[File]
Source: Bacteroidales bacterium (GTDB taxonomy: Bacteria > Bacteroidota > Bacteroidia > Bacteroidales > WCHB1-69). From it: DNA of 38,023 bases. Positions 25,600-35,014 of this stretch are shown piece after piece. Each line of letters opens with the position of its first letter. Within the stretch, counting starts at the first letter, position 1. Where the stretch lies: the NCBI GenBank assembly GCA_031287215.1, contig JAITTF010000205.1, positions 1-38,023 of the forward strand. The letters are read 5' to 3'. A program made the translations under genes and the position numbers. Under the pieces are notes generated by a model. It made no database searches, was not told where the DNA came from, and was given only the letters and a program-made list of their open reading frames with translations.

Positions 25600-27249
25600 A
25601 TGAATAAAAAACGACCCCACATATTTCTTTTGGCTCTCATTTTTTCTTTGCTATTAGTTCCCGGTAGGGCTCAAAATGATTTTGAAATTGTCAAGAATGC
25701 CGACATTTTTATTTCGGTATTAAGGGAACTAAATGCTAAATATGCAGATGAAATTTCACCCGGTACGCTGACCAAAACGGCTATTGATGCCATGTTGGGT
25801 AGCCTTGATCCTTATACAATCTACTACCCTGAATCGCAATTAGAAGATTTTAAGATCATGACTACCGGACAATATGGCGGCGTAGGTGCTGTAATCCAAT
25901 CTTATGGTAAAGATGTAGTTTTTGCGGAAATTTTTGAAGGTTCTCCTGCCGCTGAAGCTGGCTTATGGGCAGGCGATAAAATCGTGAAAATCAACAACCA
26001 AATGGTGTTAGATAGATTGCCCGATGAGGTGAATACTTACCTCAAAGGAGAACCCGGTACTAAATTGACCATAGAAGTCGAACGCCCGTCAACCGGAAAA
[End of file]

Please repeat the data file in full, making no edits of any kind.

Source: Bacteroidales bacterium (GTDB taxonomy: Bacteria > Bacteroidota > Bacteroidia > Bacteroidales > WCHB1-69). From it: DNA of 38,023 bases. Positions 25,600-35,014 of this stretch are shown piece after piece. Each line of letters opens with the position of its first letter. Within the stretch, counting starts at the first letter, position 1. Where the stretch lies: the NCBI GenBank assembly GCA_031287215.1, contig JAITTF010000205.1, positions 1-38,023 of the forward strand. The letters are read 5' to 3'. A program made the translations under genes and the position numbers. Under the pieces are notes generated by a model. It made no database searches, was not told where the DNA came from, and was given only the letters and a program-made list of their open reading frames with translations.

Positions 25600-27249
25600 A
25601 TGAATAAAAAACGACCCCACATATTTCTTTTGGCTCTCATTTTTTCTTTGCTATTAGTTCCCGGTAGGGCTCAAAATGATTTTGAAATTGTCAAGAATGC
25701 CGACATTTTTATTTCGGTATTAAGGGAACTAAATGCTAAATATGCAGATGAAATTTCACCCGGTACGCTGACCAAAACGGCTATTGATGCCATGTTGGGT
25801 AGCCTTGATCCTTATACAATCTACTACCCTGAATCGCAATTAGAAGATTTTAAGATCATGACTACCGGACAATATGGCGGCGTAGGTGCTGTAATCCAAT
25901 CTTATGGTAAAGATGTAGTTTTTGCGGAAATTTTTGAAGGTTCTCCTGCCGCTGAAGCTGGCTTATGGGCAGGCGATAAAATCGTGAAAATCAACAACCA
26001 AATGGTGTTAGATAGATTGCCCGATGAGGTGAATACTTACCTCAAAGGAGAACCCGGTACTAAATTGACCATAGAAGTCGAACGCCCGTCAACCGGAAAA